Ancestry Webb, Walsh, Hill, Warwick

Web site created by David Webb with support from my sisters Anne, Geraldine and Julia.

Grandma Hills two full brothers.

Lieutenant  Thomas Henry Warwick Born 4th August 1892 Islington London

Died 28th April 1917 WW1 France.

Acting Captain or Major Douglas Charles Warwick born 1894 Islington, London Died 20th January 1919 WW1 France


First record we have is Thomas Henry Warwick, his birth and baptism record, Parish of St Andrews, Islington, the baptism record shows a birth date of 9th October, 1892 with a baptism date of October 30th. Place of abode is 14, Upper Park Street, his fathers trade or profession is down as an Iron Founder.

Click here to see the baptism record.


Next we come across Douglas Charles Warwick, no exact birth date on the baptism record, just the date of the baptism, 26th May 1894. They are still living at the same address but the church is different, St. Clement what looks like Barnsbury, Middlesex.  

Click here to see the baptism record.


Next time we find them is in the 1901 Census, they are living alongside their sister Grandma Hill aged 10 years, Thomas 8 and Douglas 7, with their grandmother Hannah Douglas Warwick an uncle, Septimus Warwick. They have a family named Few living with them, Ellen Few is down as a General Domestic.

Hannah is down as a lodging house keeper and her son Septimus as “Clerk, Architects”.


By 1911 they are living with other members of the family an uncle Matthew Smith his wife Emma, besides another lodger there is also a Florence Mary Lewen down as an artist and actress which considering Grandma Hills interest in that area is of some note. Thomas on the census is down as a Patternmaker and Douglas a clerk.


First in France in 1917 Thomas dies, he goes to probate click here for probate record his money goes to his brother Douglas, he leaves him just under £200. Thomas is recorded as T H Warwick, Lieutenant, Cemetery Memorial name

* Cabaret-Rouge British Cemetery Souchez.  


Then in 1919 Douglas dies also in France, there are a couple of things that are hard to nail down, some records show him as an acting Major, some as an acting Captain, at various points in the first world war people were made up during various battles but he like his elder brother was certainly a ranking officer. The overall evidence would suggest though he was an acting Major at the time of his death.

He is recorded in the :

** Denain Communal Cemetery in France.

When Douglas dies according to probate he leaves his wealth to the younger of his two half brothers, William click here for the probate record, guess not that unusual though he did have his full sister Grandma Hill back home, she was of course married by then.


In some ways it appears odd they both joined the North Staffs regiment, family were originally from Newcastle area, they live in London and of course between the outbreak of war and 1914 Thomas was a lieutenant, Douglas made it to Captain or Major both in the North Staffs regiment. There are at least two records of his death recording his rank differently.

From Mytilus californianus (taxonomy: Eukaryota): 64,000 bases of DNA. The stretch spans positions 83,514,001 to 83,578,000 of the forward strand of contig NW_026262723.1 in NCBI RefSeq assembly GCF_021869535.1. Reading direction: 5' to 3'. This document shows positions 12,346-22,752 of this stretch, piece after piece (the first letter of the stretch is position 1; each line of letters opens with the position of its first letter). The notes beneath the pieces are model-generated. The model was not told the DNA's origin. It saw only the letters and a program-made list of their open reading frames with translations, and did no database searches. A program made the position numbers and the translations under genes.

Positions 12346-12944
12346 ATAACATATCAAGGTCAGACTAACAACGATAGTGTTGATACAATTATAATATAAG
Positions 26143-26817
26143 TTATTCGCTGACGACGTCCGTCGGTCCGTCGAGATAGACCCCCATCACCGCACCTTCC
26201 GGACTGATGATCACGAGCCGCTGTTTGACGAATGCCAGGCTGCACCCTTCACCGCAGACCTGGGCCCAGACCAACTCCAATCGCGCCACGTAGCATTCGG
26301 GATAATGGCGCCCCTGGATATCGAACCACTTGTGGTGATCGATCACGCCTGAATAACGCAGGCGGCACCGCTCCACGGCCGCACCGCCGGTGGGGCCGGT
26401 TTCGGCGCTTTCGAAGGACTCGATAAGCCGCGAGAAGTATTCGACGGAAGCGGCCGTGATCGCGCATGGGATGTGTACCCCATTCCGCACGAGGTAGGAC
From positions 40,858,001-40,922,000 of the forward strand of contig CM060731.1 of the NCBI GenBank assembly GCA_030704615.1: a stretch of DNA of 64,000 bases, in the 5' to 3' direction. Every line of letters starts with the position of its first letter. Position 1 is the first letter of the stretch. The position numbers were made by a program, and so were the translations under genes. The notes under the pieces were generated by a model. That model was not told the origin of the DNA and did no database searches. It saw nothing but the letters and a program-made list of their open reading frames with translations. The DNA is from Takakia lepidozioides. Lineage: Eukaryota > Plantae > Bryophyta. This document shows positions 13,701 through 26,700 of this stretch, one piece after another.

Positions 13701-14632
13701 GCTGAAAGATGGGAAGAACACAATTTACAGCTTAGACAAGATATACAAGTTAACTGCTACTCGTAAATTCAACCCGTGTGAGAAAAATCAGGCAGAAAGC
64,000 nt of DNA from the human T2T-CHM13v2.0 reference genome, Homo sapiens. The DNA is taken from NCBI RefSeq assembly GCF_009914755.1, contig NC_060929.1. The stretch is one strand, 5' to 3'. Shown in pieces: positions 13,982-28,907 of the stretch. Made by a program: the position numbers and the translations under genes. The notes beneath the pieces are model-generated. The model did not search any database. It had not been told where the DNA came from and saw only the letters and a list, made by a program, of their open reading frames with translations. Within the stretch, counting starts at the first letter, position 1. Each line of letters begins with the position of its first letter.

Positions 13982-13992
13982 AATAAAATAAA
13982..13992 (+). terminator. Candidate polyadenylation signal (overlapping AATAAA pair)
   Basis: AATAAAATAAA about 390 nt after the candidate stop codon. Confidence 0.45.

* Cabaret Rouge British Cemetery

Location Information


Souchez is a village 3.5 kilometres north of Arras on the main road to Bethune. The cemetery is about 1.5 kilometres south of the village on the west side of the D937 Arras-Bethune Road.


Historical Information


Caberet Rouge was a small, red-bricked, red-tiled café that stood close to this site in the early days of the First World War. The café was destroyed by shellfire in March 1915 but it gave its unusual name to this sector and to a communication trench that led troops up the front-line. Commonwealth soldiers began burying their fallen comrades here in March 1916. The cemetery was used mostly by the 47th (London) Division and the Canadian Corps until August 1917 and by different fighting units until September 1918. It was greatly enlarged in the years after the war when as many as 7,000 graves were concentrated here from over 100 other cemeteries in the area. For much of the twentieth century, Cabaret Rouge served as one of a small number of ‘open cemeteries’ at which the remains of fallen servicemen newly discovered in the region were buried. Today the cemetery contains over 7,650 burials of the First World War, over half of which remain unidentified.



** Denain was a German hospital centre during the greater part of the War; and from the 1st November, 1918, to the 12th March, 1919, the 33rd Casualty Clearing Station was posted in the town.


The Communal Cemetery, was used by the Germans to bury their soldiers and (in 1917 and 1918) 153 British prisoners. A British plot was made at the South-East end, after the capture of the town; and after the Armistice the graves of the prisoners and other British graves were regrouped beside it.


There are now over 300, 1914-18 war casualties commemorated in this site. Of these, over ten are unidentified and special memorials are erected to four United Kingdom and three Canadian soldiers, buried in the German plots, whose graves could not be found.


The British plot covers an area of 777 square metres.